1 Corinthians 4:1-5 (NRSV) – Think of us in this way, as servants of Christ and stewards of God’s mysteries. Moreover, it is required of stewards that they be found trustworthy. But with me it is a very small thing that I should be judged by you or by any human court. I do not even judge myself. I am not aware of anything against myself, but I am not thereby acquitted. It is the Lord who judges me. Therefore do not pronounce judgment before the time, before the Lord comes, who will bring to light the things now hidden in darkness and will disclose the purposes of the heart. Then each one will receive commendation from God.
Paul apparently perceives the Corinthian church to be judging him, but he is not bothered by it because he recognizes that ultimately only God can judge him. In our current day, there seems to be a trend of Christians accusing famous church leaders of character issues. In the context of this post, I am not addressing cases of serious moral or criminal offences committed, but rather, judgment on church leaders that stems primarily from disagreements on theological or cultural issues. For instance, those who do not agree with the Prosperity Gospel will accuse its proponents of being “greedy.” Or Fundamentalists will accuse liberal Christian preachers of being “lukewarm,” “asleep,” or “cowardly.” Then liberal Christians will accuse hardcore Evangelical preachers with a fire-and-brimstone message of being “abusive.”
But ultimately, it is only God who truly knows these people and can judge their character. It may be tempting to think of famous preachers as celebrities who are trying to gauge what is popular or see what power or wealth they can gain from their ministries. But only God can truly see whether this is the case, or whether they are preaching out of genuine conviction, albeit possibly misguided. It is in this way that God will “disclose the purposes of the heart,” as Paul writes.
1 Corinthians 4:7-13 – What do you have that you did not receive? And if you received it, why do you boast as if it were not a gift? Already you have all you want! Already you have become rich! Quite apart from us you have become kings! Indeed, I wish that you had become kings, so that we might be kings with you! For I think that God has exhibited us apostles as last of all, as though sentenced to death, because we have become a spectacle to the world, to angels and to mortals. We are fools for the sake of Christ, but you are wise in Christ. We are weak, but you are strong. You are held in honor, but we in disrepute. To the present hour we are hungry and thirsty, we are poorly clothed and beaten and homeless, and we grow weary from the work of our own hands. When reviled, we bless; when persecuted, we endure; when slandered, we speak kindly. We have become like the rubbish of the world, the dregs of all things, to this very day.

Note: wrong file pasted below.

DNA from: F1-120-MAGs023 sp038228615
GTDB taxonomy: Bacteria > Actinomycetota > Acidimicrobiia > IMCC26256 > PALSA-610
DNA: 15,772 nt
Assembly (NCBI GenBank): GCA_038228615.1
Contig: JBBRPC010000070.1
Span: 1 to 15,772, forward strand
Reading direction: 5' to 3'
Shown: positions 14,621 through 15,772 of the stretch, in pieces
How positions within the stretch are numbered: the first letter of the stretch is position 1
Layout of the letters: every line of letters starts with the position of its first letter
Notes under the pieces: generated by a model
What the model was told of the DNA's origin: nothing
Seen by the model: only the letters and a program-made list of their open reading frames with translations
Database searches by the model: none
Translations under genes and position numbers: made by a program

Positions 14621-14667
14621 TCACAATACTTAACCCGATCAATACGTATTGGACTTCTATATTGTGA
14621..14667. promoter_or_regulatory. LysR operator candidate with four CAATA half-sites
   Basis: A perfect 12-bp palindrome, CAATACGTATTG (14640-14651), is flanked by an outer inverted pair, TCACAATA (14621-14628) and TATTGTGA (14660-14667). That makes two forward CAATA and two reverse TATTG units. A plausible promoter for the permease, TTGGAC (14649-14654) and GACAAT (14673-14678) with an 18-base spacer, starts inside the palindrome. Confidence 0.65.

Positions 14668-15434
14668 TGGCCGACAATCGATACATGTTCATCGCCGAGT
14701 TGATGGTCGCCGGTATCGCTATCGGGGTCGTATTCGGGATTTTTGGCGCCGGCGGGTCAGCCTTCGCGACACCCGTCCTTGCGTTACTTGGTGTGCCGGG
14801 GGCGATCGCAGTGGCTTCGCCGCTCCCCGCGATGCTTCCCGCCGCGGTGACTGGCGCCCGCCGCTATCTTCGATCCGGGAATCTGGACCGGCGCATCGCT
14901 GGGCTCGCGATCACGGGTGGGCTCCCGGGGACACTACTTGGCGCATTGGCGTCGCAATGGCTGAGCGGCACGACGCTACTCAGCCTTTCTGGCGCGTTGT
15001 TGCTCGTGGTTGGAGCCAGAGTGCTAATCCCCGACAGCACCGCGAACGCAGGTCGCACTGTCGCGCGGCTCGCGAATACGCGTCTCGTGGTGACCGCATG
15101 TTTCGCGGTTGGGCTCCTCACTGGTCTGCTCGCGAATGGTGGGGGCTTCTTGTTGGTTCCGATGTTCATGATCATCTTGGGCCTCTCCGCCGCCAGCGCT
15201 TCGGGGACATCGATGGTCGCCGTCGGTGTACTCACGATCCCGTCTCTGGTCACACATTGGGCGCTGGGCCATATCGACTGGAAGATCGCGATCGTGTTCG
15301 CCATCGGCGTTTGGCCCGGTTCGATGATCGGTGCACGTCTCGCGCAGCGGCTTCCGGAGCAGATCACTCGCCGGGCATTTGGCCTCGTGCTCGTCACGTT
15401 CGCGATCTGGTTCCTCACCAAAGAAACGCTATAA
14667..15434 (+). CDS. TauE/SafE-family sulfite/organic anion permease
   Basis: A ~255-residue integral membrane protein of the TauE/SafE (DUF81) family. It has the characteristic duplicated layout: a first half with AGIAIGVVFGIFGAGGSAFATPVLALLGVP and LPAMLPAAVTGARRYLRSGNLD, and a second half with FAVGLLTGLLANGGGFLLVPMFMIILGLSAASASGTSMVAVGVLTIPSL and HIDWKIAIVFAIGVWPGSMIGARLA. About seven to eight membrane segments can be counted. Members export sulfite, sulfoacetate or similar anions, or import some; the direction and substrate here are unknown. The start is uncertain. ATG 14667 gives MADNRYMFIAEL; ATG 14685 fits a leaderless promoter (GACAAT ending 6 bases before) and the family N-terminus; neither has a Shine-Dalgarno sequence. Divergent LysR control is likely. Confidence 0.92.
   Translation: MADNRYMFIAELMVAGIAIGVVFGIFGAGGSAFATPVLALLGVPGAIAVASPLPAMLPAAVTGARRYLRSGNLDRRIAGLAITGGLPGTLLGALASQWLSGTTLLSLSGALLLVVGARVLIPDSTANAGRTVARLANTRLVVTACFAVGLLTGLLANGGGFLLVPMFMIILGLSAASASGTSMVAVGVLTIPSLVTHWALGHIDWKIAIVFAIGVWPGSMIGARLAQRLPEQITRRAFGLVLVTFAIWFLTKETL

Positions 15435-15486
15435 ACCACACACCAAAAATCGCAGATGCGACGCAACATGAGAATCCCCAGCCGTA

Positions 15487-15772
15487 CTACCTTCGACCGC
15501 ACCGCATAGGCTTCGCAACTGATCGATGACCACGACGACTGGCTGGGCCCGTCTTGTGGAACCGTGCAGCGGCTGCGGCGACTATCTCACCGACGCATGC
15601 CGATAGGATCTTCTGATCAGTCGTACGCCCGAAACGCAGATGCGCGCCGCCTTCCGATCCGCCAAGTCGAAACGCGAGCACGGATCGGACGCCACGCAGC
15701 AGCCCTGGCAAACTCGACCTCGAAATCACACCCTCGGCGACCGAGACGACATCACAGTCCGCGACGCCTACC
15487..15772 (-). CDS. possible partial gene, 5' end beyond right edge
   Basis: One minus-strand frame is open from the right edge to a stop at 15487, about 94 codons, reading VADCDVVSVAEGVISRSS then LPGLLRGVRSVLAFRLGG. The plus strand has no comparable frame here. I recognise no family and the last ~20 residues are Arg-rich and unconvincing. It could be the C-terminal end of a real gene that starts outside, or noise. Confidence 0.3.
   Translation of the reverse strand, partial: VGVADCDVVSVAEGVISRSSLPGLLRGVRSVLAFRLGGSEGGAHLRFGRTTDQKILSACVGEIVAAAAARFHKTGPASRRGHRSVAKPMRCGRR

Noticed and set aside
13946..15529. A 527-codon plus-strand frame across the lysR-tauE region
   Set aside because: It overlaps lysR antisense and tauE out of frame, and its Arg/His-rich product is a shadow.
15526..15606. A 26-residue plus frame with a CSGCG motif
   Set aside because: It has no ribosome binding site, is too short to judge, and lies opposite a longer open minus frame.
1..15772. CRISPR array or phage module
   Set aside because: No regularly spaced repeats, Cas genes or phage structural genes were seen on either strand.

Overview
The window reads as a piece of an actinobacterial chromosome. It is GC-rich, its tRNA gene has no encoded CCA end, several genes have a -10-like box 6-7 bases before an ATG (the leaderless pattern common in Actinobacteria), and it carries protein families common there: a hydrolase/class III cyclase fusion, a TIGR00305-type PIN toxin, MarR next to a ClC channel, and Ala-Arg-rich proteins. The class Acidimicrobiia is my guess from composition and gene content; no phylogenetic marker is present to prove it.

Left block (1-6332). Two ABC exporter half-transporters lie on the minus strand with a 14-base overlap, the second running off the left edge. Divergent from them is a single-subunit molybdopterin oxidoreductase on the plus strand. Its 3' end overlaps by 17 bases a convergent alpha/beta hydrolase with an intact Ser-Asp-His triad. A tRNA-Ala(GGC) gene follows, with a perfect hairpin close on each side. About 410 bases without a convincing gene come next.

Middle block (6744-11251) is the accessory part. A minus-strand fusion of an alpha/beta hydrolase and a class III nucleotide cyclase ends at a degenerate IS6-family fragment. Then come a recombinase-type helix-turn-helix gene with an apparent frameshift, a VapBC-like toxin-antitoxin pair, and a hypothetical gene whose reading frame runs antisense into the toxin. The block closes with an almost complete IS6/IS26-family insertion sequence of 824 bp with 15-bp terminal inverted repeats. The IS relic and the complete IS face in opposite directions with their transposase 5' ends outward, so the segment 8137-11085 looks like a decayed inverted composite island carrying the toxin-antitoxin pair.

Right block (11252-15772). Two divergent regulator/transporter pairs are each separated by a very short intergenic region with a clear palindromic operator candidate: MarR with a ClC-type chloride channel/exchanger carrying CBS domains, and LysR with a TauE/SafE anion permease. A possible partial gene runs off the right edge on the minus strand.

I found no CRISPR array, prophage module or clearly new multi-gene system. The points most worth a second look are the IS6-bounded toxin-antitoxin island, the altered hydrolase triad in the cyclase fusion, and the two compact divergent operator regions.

Apparently the Corinthians were first-century armchair experts. It seems they had a tendency to view apostles as celebrities who, like themselves, were very opinionated or image-focused. As a result, the Corinthians felt free to take sides the same way people today might side with certain political leaders or cultural icons. Paul seeks to dispel this notion by showing how apostleship is actually not glamorous.
I have to admit that this is another area where I go through some internal debate. I see preachers who are teaching things that I disagree with, but I see that they have sacrificed a lot to spread their message and that their beliefs enable them to endure hardship with a great deal of grace. They also seem very humble and empowered by the Holy Spirit as Paul describes of himself in the beginning of Chapter 2. Thoughts cross my mind about whether my disagreement with them carries an attitude of arrogance.
At the same time though, when I look at my past experiences from a Scriptural perspective, there are certain things that have to be true. The process of realizing these things was difficult personally. But perhaps that was for a reason, so that remembering the process would keep my ego from inflating and thinking I was naturally “wise” enough to choose to believe certain things.
When my mind is confronted with the fact that I disagree with some believers who are sincere and devout, my thought processes are healthier if I focus on the fact that I am believing what I have to believe as a result of Scripture and experience, rather than trying to build an “identity” around my beliefs to contrast with the identity I perceive from the beliefs of others.
1 Corinthians 4:14-21 – “I am not writing this to make you ashamed, but to admonish you as my beloved children. For though you might have ten thousand guardians in Christ, you do not have many fathers. Indeed, in Christ Jesus I became your father through the gospel. I appeal to you, then, be imitators of me. For this reason I sent you Timothy, who is my beloved and faithful child in the Lord, to remind you of my ways in Christ Jesus, as I teach them everywhere in every church. But some of you, thinking that I am not coming to you, have become arrogant. But I will come to you soon, if the Lord wills, and I will find out not the talk of these arrogant people but their power. For the kingdom of God depends not on talk but on power. What would you prefer? Am I to come to you with a stick, or with love in a spirit of gentleness?”
I think the essence of this passage is to just calm down and be reasonable. Paul says that his writing in this chapter is not intended to shame anyone. He just wants the Corinthians to stop the incessant, arrogant chatter in order to think clearly and follow his teaching to live from an appreciation of life. When he suggests he might have to come to them “with a stick” if they do not change their attitude, I don’t think this is about punishment, but rather, speaking sternly enough to startle them a bit and at least make them be quiet for a minute.